“Eighth Grade” is the realistic take on middle school the world needs

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A24 Films

Elsie Fisher hits the mark with her starring debut in this feature film.

It is highly unusual to see a realistic movie about middle school. From “Matilda” to “School of Rock,” movies revolving around middle school usually focus on some fantastical aspect rather than its realistic highs and lows. “Eighth Grade” is such a realistic adaptation that I often found myself cringing and remarking at my awkward days in middle school.
The movie revolves around the last week of eighth grade through the eyes of Kayla Day (Elsie Fisher). Kayla uses YouTube as an outlet, making motivational videos to escape her shy persona at school.
Vine star and stand-up comedian, Bo Burnham, makes his writing and acting debut with this flick from indie production company A24. Burnham has received high praise for his Netflix comedy specials “what” and “Make Happy.”
“Eighth Grade” offers a true look into what middle school is like. It is not a fairytale. It is one of the movies that needs to be watched by everyone. It does not create unrealistic expectations, but it still offers the entertainment that a more nonsensical movie would.
The film opens with Kayla’s YouTube video about being yourself. This scene sets the stage for the entire movie by showing the confident person Kayla is on the Internet but juxtaposing it soon after, with her winning the “most quiet” superlative at an assembly.
Burnham did a fantastic job in portraying the true awkwardness of middle-schoolers. At the end of her YouTube videos, Kayla concluded with the word “gucci,” which was met with a collective shudder from the audience. The memorable pool party scene is accompanied by a painful montage of her classmates flipping their eyelids and spraying water out of their teeth.
This movie was intentionally awkward. However, it wasn’t in the sense that you wanted to stop watching, but more in an empathetic way of reacting to Kayla’s mishaps as if she was a friend or even yourself.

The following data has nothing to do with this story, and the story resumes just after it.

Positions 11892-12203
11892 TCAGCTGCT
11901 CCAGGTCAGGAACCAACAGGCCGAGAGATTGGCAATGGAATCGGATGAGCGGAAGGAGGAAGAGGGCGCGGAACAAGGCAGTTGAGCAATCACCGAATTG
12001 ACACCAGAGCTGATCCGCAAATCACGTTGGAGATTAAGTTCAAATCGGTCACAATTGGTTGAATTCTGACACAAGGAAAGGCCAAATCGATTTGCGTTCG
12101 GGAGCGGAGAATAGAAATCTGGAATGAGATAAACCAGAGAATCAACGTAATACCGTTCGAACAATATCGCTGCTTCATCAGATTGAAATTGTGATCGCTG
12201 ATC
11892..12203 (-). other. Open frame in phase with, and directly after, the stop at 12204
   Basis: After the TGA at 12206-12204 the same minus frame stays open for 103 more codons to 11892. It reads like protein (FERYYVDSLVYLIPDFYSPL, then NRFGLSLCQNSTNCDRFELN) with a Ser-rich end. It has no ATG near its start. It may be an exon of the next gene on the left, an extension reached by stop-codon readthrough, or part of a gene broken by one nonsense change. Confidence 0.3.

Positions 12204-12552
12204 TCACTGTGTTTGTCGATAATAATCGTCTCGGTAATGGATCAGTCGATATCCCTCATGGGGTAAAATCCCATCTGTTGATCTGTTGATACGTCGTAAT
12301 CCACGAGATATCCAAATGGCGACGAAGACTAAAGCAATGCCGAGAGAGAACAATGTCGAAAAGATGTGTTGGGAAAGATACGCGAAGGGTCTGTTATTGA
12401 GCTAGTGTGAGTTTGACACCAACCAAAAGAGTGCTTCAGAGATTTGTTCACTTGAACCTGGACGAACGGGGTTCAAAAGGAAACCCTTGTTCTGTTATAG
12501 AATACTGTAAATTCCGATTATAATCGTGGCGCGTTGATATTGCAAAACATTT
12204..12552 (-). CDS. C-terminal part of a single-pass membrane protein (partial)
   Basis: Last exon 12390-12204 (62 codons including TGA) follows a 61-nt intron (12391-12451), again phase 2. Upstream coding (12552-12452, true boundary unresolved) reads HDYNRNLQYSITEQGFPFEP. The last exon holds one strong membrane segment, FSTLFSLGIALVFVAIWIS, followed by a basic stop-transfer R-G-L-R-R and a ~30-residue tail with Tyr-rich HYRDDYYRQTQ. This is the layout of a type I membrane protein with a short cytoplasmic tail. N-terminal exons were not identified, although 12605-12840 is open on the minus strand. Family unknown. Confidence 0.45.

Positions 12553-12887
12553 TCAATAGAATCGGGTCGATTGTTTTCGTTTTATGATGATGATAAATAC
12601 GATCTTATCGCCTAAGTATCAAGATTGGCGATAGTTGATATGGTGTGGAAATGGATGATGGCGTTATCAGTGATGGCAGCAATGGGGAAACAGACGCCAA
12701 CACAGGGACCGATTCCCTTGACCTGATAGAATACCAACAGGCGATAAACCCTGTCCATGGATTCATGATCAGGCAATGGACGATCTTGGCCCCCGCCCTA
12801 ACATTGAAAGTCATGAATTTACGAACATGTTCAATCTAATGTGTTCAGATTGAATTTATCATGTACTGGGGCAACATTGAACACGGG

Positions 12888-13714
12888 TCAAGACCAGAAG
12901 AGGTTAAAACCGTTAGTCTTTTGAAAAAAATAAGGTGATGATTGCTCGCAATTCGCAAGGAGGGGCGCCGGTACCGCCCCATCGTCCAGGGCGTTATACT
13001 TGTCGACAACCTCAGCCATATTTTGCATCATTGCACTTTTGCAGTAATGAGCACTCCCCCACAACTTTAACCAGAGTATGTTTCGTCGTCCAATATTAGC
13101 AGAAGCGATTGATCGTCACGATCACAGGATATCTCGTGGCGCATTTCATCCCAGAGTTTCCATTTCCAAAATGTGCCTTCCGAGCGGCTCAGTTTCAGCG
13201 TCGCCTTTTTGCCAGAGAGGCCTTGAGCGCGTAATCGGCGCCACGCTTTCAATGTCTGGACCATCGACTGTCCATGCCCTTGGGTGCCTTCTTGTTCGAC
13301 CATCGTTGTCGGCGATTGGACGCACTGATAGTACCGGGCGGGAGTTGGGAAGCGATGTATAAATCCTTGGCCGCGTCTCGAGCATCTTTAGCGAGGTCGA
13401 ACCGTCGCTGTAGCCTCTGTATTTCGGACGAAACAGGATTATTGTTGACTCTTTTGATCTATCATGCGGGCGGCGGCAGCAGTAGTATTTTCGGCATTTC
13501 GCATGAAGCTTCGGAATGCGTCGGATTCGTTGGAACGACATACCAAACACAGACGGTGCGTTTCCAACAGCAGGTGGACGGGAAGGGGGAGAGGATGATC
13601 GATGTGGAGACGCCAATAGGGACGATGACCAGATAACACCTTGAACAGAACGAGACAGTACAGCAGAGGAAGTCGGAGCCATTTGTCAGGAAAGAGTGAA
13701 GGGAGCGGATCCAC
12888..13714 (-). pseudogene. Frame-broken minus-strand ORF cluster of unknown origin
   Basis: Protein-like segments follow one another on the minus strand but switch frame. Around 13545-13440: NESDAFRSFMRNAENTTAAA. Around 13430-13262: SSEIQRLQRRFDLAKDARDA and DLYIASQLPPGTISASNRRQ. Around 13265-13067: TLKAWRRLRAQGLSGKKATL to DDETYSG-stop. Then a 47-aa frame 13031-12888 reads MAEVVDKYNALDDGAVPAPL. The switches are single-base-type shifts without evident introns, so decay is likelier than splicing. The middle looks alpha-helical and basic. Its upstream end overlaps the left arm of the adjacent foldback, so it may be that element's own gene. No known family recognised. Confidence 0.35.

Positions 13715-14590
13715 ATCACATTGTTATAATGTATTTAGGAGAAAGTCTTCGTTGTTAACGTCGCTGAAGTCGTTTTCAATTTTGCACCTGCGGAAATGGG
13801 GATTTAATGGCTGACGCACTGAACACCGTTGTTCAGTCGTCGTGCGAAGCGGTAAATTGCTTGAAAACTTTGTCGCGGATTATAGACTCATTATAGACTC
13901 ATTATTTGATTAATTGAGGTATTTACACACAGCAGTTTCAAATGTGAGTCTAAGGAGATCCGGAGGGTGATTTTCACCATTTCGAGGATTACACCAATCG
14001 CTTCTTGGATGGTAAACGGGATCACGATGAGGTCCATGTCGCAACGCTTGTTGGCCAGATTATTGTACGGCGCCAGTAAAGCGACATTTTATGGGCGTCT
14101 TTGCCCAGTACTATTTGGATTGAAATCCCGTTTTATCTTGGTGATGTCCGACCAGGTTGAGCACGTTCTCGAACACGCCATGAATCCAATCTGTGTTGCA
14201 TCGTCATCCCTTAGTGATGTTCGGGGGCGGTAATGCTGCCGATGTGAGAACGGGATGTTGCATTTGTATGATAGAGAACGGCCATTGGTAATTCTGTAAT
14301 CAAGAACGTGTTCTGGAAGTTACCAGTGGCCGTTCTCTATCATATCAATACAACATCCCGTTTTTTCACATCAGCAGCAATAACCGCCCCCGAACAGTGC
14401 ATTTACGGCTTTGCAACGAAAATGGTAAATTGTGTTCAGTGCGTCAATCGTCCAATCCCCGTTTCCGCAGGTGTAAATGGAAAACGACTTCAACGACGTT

Fisher displays a groundbreaking performance in her first starring role because of her ability to truly become her character. Day has mannerisms that I often saw in myself and in my friends at that age: her hunched posture, refusal to make eye contact, and constantly being on her phone.

Associated Press
Elsie Fisher (Kayla Day) and Bo Burnham wow audiences with Fisher’s first starring role and Burnham’s film directorial debut.
Repetition was highly evident throughout the film with Kayla’s motivational YouTube videos. One of her most memorable quips consisted of Kayla talking about having an awkward friend over and getting to know her as if she was popular. Kayla’s speech played right before she had a mental breakdown in the bathroom at a pool party, symbolizing how she used her videos to become a different person.
The relationship between Kayla and her father (Josh Hamilton) is strained because of her adolescent angst. Kayla is transfixed by her phone and spends their dinners yelling at her dad to leave her alone. It was easy to see the similarities between their relationship and the relationships of many teens and their parents today.
The movie received an R rating for profanity and sexual material, however, Burnham counteracted the rating by buying out theaters in 39 states, excluding Georgia, on August 8th so that younger audiences could view it. Its content resembles the truth of eighth grade, so it should not have such a restrictive rating.
This movie was as much of a masterpiece as eighth grade could be. It offered a realistic look at a transformative year. Anyone who has experienced eighth grade should see this film because of its awkward nostalgia and Fisher’s stunningly normal portrayal.